[RFC PATCH] drm/nouveau: fix nested locking in mmap handler

Thomas Hellstrom thellstrom at vmware.com
Tue Sep 24 03:33:58 PDT 2013

On 09/24/2013 12:11 PM, Maarten Lankhorst wrote:
> Op 24-09-13 11:36, Daniel Vetter schreef:
>> On Tue, Sep 24, 2013 at 11:03:37AM +0200, Thomas Hellstrom wrote:
>>> On 09/24/2013 09:34 AM, Maarten Lankhorst wrote:
>>>> Op 24-09-13 09:22, Thomas Hellstrom schreef:
>>>>> On 09/23/2013 05:33 PM, Maarten Lankhorst wrote:
>>>>>> Hey,
>>>>>> Op 13-09-13 11:00, Peter Zijlstra schreef:
>>>>>>> On Fri, Sep 13, 2013 at 10:41:54AM +0200, Daniel Vetter wrote:
>>>>>>>> On Fri, Sep 13, 2013 at 10:29 AM, Peter Zijlstra <peterz at infradead.org> wrote:
>>>>>>>>> On Fri, Sep 13, 2013 at 09:46:03AM +0200, Thomas Hellstrom wrote:
>>>>>>>>>>>> if (!bo_tryreserve()) {
>>>>>>>>>>>>       up_read mmap_sem(); // Release the mmap_sem to avoid deadlocks.
>>>>>>>>>>>>       bo_reserve();               // Wait for the BO to become available (interruptible)
>>>>>>>>>>>>       bo_unreserve();           // Where is bo_wait_unreserved() when we need it, Maarten :P
>>>>>>>>>>>>       return VM_FAULT_RETRY; // Go ahead and retry the VMA walk, after regrabbing
>>>>>>>>>>>> }
>>>>>>>>>> Anyway, could you describe what is wrong, with the above solution, because
>>>>>>>>>> it seems perfectly legal to me.
>>>>>>>>> Luckily the rule of law doesn't have anything to do with this stuff --
>>>>>>>>> at least I sincerely hope so.
>>>>>>>>> The thing that's wrong with that pattern is that its still not
>>>>>>>>> deterministic - although its a lot better than the pure trylock. Because
>>>>>>>>> you have to release and re-acquire with the trylock another user might
>>>>>>>>> have gotten in again. Its utterly prone to starvation.
>>>>>>>>> The acquire+release does remove the dead/life-lock scenario from the
>>>>>>>>> FIFO case, since blocking on the acquire will allow the other task to
>>>>>>>>> run (or even get boosted on -rt).
>>>>>>>>> Aside from that there's nothing particularly wrong with it and lockdep
>>>>>>>>> should be happy afaict (but I haven't had my morning juice yet).
>>>>>>>> bo_reserve internally maps to a ww-mutex and task can already hold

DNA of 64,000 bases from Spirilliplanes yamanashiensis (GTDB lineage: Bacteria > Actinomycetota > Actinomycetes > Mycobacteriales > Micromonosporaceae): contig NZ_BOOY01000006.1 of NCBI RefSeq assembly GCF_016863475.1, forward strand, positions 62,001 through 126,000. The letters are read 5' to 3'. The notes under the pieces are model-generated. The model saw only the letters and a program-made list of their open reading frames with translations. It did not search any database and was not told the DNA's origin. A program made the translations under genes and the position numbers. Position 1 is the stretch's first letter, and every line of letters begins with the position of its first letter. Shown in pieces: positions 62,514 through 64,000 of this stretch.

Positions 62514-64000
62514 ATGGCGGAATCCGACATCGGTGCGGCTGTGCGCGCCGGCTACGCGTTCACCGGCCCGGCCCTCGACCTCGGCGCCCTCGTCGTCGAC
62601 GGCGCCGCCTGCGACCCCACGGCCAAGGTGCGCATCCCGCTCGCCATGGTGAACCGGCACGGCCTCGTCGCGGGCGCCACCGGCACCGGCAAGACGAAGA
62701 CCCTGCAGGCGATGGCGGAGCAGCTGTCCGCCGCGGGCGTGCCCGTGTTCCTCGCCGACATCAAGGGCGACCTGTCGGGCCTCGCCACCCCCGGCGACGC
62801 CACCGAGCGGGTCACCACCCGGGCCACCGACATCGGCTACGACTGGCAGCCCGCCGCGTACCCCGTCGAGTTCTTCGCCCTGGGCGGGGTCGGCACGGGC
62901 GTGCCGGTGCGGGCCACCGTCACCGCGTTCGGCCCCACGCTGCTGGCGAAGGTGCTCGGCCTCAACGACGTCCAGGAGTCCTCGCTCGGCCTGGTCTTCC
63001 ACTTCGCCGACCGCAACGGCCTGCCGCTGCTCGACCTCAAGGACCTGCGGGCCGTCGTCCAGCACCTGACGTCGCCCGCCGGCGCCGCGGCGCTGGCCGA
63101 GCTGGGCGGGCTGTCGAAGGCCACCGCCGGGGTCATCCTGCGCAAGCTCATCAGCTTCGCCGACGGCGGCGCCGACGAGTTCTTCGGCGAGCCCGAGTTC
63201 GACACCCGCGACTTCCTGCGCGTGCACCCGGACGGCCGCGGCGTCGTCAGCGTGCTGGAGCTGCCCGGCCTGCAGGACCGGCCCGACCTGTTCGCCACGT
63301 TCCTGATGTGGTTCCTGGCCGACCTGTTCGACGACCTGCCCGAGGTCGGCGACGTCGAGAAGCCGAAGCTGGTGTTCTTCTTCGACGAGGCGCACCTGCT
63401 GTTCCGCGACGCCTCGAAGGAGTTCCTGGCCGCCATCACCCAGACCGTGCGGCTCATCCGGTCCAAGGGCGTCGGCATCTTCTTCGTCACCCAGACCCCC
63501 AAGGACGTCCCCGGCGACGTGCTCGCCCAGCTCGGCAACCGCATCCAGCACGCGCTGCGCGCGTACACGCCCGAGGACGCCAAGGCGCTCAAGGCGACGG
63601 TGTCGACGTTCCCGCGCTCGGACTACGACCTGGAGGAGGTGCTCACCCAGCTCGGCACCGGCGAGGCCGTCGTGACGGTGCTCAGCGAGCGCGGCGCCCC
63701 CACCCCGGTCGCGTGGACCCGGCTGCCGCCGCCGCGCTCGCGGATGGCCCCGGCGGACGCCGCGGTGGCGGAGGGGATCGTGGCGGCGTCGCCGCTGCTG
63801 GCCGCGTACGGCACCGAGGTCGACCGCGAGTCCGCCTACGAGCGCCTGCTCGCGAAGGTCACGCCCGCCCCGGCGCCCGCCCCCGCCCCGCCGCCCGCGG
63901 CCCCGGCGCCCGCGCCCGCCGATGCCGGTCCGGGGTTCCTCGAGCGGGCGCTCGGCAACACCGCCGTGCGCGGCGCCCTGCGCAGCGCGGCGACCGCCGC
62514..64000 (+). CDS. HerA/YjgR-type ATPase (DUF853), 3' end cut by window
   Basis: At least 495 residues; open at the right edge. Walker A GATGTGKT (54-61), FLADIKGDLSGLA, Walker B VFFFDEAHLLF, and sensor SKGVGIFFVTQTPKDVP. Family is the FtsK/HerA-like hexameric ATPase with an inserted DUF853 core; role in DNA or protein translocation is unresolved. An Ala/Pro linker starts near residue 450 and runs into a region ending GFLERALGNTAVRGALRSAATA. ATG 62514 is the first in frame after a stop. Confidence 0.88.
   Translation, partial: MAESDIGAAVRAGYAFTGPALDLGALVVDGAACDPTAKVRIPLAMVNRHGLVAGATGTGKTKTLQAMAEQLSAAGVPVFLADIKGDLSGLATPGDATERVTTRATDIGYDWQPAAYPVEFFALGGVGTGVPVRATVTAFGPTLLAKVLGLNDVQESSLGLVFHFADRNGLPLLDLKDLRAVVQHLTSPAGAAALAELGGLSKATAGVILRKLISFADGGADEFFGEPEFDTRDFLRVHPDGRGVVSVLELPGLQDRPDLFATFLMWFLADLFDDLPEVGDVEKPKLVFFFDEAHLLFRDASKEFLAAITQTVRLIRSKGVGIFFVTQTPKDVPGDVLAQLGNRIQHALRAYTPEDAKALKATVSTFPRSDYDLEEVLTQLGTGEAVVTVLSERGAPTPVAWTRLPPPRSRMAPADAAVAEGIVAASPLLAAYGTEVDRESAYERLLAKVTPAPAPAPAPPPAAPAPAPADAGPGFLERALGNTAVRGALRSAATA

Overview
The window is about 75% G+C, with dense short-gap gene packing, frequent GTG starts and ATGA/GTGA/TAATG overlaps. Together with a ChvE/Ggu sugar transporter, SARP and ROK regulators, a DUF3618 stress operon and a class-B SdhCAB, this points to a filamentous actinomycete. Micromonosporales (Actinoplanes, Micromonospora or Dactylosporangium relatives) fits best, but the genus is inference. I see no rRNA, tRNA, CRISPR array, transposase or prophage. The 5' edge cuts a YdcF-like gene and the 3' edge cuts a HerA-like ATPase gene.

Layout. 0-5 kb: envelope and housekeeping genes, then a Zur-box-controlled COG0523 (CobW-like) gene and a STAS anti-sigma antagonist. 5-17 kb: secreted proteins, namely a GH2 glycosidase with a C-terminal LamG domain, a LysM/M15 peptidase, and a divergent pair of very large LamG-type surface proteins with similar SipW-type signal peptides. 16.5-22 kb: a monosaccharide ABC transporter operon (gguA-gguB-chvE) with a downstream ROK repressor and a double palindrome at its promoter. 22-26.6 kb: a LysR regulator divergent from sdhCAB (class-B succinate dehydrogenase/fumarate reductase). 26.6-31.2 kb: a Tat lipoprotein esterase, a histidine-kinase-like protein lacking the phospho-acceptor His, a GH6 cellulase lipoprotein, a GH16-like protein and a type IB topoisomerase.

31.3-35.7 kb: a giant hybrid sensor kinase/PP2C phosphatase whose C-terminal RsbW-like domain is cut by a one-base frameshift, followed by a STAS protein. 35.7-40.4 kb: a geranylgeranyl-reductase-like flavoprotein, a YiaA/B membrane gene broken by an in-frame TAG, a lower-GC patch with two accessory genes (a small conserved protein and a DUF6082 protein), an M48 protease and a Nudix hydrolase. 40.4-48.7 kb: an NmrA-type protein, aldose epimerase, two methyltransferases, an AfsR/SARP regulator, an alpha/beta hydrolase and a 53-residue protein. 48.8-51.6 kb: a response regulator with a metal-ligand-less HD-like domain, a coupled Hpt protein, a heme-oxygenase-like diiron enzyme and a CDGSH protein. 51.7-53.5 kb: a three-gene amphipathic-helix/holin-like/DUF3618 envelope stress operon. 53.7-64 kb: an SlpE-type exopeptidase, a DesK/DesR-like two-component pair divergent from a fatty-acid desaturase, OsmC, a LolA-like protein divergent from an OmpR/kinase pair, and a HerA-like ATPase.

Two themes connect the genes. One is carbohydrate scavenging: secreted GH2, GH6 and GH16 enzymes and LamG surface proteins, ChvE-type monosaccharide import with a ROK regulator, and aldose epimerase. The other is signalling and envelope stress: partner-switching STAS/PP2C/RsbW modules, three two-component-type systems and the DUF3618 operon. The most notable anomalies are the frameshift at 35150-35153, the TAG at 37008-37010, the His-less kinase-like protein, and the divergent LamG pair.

>>>>>>>> ww-mutex (potentially even the same for especially nasty userspace).
>>>>>>> OK, yes I wasn't aware of that. Yes in that case you're quite right.
>>>>>> I added a RFC patch below.  I only tested with PROVE_LOCKING, and always forced the slowpath for debugging.
>>>>>> This fixes nouveau and core ttm to always use blocking acquisition in fastpath.
>>>>>> Nouveau was a bit of a headache, but afaict it should work.
>>>>>> In almost all cases relocs are not updated, so I kept intact the fastpath
>>>>>> of not copying relocs from userspace. The slowpath tries to copy it atomically,
>>>>>> and if that fails it will unreserve all bo's and copy everything.
>>>>>> One thing to note is that the command submission ioctl may fail now with -EFAULT
>>>>>> if presumed cannot be updated, while the commands are submitted succesfully.
>>>>> I think the Nouveau guys need to comment further on this, but returning -EFAULT might break existing user-space, and that's not allowed, but IIRC the return value of "presumed" is only a hint, and if it's incorrect will only trigger future command stream patching.
>>>>> Otherwise reviewing mostly the TTM stuff. FWIW, from wat I can tell the vmwgfx driver doesn't need any fixups.
>>>> Well because we read the list of buffer objects the presumed offsets are at least read-mapped. Although I guess in the worst case the mapping might disappear before the syscall copies back the data.